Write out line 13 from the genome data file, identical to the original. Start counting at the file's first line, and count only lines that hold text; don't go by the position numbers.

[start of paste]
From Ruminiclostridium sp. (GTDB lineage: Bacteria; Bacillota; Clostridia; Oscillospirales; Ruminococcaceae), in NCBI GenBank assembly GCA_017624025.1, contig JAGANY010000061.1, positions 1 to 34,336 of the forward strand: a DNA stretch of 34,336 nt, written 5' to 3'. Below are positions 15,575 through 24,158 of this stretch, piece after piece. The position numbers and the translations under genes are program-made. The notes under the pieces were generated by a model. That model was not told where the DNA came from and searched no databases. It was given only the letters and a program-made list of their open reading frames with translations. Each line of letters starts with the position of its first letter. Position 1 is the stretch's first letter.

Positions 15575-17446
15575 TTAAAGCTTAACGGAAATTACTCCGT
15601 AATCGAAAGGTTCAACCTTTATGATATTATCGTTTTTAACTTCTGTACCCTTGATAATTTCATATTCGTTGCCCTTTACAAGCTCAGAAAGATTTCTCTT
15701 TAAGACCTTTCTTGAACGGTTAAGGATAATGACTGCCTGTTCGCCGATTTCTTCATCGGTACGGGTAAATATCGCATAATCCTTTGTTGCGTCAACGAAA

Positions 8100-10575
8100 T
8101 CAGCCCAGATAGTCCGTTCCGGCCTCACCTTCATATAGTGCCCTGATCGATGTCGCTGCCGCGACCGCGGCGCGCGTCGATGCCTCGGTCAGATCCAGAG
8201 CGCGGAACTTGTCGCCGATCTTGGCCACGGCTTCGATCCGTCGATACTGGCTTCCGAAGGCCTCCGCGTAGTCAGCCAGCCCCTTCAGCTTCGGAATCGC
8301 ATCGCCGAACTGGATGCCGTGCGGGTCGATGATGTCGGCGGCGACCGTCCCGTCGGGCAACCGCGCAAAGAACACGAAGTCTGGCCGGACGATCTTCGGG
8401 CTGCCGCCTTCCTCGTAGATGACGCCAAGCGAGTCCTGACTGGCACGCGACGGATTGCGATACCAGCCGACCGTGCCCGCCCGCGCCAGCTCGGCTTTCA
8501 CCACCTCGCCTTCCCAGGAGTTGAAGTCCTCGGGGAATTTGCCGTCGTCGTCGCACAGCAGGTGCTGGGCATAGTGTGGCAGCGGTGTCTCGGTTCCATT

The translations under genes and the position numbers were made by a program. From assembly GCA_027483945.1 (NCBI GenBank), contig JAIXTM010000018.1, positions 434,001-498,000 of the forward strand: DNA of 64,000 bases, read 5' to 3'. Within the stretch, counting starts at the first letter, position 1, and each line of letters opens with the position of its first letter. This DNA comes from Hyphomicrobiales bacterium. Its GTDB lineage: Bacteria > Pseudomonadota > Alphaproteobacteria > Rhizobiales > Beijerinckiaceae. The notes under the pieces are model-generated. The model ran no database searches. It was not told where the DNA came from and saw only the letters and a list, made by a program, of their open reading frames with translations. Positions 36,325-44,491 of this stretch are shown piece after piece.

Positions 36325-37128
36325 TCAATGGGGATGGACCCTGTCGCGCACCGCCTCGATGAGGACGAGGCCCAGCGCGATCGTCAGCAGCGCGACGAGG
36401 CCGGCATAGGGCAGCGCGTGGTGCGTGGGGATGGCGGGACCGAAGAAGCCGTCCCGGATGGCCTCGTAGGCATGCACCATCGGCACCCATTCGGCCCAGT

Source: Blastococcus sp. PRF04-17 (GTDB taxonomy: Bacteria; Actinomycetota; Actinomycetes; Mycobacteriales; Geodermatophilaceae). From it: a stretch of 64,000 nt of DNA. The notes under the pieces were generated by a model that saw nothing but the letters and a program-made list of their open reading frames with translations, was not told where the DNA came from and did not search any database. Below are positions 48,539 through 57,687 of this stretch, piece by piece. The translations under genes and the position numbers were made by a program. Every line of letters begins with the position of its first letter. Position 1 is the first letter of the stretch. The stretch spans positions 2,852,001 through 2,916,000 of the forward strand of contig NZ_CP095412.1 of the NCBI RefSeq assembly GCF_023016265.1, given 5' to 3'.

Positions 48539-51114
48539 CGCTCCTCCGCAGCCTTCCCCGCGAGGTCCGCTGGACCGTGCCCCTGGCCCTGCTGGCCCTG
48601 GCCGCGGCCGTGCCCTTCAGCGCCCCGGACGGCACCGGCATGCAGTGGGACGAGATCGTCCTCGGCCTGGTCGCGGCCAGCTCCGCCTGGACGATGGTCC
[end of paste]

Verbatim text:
The translations under genes and the position numbers were made by a program. From assembly GCA_027483945.1 (NCBI GenBank), contig JAIXTM010000018.1, positions 434,001-498,000 of the forward strand: DNA of 64,000 bases, read 5' to 3'. Within the stretch, counting starts at the first letter, position 1, and each line of letters opens with the position of its first letter. This DNA comes from Hyphomicrobiales bacterium. Its GTDB lineage: Bacteria > Pseudomonadota > Alphaproteobacteria > Rhizobiales > Beijerinckiaceae. The notes under the pieces are model-generated. The model ran no database searches. It was not told where the DNA came from and saw only the letters and a list, made by a program, of their open reading frames with translations. Positions 36,325-44,491 of this stretch are shown piece after piece.